- Just as the cost of spending programs does not grow inexorably, the revenue loss from tax cuts does not always remain limited. New tax breaks may be used increasingly over time as more taxpayers learn about them, resulting in higher costs than initially estimated. Also, once some tax cuts such as Roth IRAs are enacted, they cannot be scaled back or eliminated if fiscal conditions worsen, because people have made lifetime financial decisions based on them.
- Most important, Chairman Greenspan's assumption that tax cuts are easier to reverse than spending increases is highly questionable. The first President Bush paid a substantial political price for the tax increases enacted in 1990, and many political observers believe the 1993 tax increases contributed to the Democratic loss of Congress in 1994. In the aftermath of these two events, enacting tax increases appears to have become much more difficult politically. Increases in various discretionary programs and a number of means-tested entitlement programs may well be easier to reverse now than broad-based tax cuts.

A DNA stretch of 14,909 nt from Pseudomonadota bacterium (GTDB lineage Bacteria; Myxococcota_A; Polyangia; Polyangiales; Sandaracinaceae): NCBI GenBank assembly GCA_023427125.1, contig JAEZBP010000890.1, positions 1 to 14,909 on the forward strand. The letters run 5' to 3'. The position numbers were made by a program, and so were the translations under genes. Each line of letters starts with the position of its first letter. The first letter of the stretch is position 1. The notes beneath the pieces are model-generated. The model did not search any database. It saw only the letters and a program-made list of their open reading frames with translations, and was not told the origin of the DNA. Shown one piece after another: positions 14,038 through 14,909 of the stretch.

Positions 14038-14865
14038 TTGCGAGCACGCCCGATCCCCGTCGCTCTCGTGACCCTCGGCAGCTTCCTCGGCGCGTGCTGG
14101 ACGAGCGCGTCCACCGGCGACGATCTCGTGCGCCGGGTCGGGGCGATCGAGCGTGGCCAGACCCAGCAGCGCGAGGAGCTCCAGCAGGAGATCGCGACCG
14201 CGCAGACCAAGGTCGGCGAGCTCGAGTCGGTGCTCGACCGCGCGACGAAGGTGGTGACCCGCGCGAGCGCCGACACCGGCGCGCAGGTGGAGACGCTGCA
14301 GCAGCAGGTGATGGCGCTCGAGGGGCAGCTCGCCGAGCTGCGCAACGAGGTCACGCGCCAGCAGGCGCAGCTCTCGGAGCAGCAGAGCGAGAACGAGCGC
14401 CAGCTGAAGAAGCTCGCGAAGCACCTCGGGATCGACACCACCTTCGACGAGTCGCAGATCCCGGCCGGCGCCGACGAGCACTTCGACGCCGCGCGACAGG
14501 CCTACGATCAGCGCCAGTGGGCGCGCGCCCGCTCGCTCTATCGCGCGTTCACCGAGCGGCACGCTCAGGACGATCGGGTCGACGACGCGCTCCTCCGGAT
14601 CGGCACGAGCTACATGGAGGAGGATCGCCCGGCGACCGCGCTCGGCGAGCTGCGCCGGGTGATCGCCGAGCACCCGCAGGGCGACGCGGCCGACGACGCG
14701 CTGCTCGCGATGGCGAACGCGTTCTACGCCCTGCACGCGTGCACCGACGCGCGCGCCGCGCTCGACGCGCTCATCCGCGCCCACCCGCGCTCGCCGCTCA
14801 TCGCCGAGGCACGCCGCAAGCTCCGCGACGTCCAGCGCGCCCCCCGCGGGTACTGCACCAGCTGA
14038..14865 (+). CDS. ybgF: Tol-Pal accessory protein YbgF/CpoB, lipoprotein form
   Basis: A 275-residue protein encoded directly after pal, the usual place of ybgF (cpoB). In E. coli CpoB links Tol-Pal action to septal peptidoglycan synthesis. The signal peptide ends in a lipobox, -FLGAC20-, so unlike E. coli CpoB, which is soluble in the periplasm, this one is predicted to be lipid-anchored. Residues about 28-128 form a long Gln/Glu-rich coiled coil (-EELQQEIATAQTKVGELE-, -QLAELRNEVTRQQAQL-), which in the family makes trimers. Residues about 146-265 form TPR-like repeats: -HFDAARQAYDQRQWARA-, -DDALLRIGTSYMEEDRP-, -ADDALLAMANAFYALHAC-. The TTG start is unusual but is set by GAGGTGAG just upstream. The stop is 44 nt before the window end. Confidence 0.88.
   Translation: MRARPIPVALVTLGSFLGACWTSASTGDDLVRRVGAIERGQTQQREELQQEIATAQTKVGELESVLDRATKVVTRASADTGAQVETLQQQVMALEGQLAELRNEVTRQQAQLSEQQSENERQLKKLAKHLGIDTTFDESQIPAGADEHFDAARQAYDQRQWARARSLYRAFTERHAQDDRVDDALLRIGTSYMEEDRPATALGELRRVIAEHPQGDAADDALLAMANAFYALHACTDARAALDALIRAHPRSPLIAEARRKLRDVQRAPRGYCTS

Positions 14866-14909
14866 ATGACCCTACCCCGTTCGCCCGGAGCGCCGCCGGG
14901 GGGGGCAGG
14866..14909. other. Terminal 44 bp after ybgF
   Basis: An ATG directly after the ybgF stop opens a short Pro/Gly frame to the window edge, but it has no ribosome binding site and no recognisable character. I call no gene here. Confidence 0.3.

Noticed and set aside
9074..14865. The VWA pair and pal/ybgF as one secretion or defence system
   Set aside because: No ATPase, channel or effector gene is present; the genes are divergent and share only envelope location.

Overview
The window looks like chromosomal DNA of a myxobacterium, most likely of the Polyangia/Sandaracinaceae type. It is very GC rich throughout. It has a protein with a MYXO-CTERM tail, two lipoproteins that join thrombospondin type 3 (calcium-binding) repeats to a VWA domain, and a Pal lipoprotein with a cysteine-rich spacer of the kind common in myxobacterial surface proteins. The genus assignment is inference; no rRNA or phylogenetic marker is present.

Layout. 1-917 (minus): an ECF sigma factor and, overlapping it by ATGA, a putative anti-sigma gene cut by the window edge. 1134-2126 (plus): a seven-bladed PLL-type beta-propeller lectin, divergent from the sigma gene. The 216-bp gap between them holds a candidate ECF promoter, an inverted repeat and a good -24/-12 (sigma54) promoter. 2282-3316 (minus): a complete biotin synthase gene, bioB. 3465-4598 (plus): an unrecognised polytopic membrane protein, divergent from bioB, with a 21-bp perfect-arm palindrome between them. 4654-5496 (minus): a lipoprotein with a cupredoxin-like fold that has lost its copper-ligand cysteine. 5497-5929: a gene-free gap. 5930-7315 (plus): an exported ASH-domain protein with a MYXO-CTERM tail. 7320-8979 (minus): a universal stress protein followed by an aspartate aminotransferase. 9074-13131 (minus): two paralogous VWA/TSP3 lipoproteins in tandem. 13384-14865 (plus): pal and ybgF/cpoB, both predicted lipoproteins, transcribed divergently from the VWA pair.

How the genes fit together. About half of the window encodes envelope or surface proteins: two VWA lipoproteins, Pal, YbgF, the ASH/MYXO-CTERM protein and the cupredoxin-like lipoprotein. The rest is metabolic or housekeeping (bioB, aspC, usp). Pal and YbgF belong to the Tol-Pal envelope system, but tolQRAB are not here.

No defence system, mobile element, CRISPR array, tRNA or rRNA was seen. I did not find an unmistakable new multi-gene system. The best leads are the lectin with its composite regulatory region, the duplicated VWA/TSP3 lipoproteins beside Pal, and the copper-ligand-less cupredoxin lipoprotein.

In short, there is no reason to believe tax cuts are automatically preferable to spending increases. Chairman Greenspan's principal arguments were not economic but rather were based on his own personal values and political prognostications. History provides little support for the hypothesis that program initiatives are inherently more difficult to reverse than tax reductions. If a substantial fraction of the surplus is committed this year, policymakers should debate the best ways to address the major challenges the nation faces, rather than being guided by an ideological preference for either tax cuts or program initiatives.